“Classes are structured in modules instead of semester-long courses, so you’re never taking more than two classes simultaneously,” she said. “Modules are about one month long and, so far, have focused on familiarizing us with the different types of public health issues in Europe. We have been discussing the current refugee influx in Europe and its health implications. We’ve also talked about the migration of patients and health professions from eastern to western European countries.”

Connor has observed at least one clear difference between healthcare in Europe and in the United States –– universal healthcare. She said that while most Europeans view healthcare as a right, conflicting opinions regarding healthcare across the U.S. present a significant challenge to improving healthcare policy on this side of the Atlantic. Nevertheless, Connor is eager to learn about policy and practices that may improve patient outcomes in America, particularly for sufferers of Alzheimer’s disease and other forms of dementia.

“Our current module is focused on evaluating and analyzing healthcare interventions specific to individual countries,” she said. “And, next semester, I will be working with the Alzheimer’s Center in Limburg, researching support interventions for the caregivers of patients with dementia. In my career, I hope to effect change outside of my own practice by creating public health programs for these patients that can be implemented across cultures and socioeconomic strata in the United States.”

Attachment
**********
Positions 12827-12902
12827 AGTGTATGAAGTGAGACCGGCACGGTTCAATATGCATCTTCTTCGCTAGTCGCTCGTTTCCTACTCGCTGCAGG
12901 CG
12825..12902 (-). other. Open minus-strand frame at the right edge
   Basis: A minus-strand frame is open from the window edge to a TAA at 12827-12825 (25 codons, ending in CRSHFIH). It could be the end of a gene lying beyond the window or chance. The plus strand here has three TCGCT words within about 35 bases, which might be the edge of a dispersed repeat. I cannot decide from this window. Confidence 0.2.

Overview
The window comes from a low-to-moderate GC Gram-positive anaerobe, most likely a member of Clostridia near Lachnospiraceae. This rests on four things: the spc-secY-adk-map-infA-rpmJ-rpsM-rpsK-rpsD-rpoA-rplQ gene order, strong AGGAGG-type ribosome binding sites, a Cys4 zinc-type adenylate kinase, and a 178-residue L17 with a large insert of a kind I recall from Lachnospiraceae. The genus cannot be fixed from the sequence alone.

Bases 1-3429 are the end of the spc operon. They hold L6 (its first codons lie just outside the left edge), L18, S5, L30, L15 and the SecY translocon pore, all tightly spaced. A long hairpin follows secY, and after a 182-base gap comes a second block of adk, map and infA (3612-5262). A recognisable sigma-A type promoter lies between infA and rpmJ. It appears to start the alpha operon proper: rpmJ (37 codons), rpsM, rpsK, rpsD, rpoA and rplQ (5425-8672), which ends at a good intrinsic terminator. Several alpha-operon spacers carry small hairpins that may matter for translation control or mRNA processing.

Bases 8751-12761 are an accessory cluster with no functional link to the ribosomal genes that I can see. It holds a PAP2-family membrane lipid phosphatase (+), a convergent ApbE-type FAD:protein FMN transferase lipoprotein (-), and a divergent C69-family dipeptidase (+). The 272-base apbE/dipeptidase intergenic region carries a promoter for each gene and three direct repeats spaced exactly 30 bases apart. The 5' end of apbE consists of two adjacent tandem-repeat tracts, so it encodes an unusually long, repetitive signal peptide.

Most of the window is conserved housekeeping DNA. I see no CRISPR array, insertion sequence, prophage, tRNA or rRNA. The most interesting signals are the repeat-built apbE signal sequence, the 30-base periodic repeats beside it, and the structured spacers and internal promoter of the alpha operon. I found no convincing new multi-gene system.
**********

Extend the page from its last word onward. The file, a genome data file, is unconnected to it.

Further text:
As a markedly international city, Maastricht offers visitors the opportunity to learn about a variety of European cultures, in addition to Dutch culture and language. Adjusting to the metric system is a challenge, and Connor said she must be mindful to resist the tendency to “Americanize” everything — that is, viewing or filtering everything through the context of her American experience. Still, as part of the Fulbright requirements, Connor sometimes gives talks at secondary schools throughout The Netherlands about her life in the U.S.

“We share aspects about the American way of life with young Dutch students and discuss our specific field of interest — medicine and public health, in my case,” she said. “This, in part, helps Dutch students with their English, and it’s a way to contribute to the cultural exchange between the Dutch and Americans.”

After earning her master’s degree in July 2018, Connor plans to return to the United States to visit her family before relocating to Boston, where she will attend Harvard Medical School.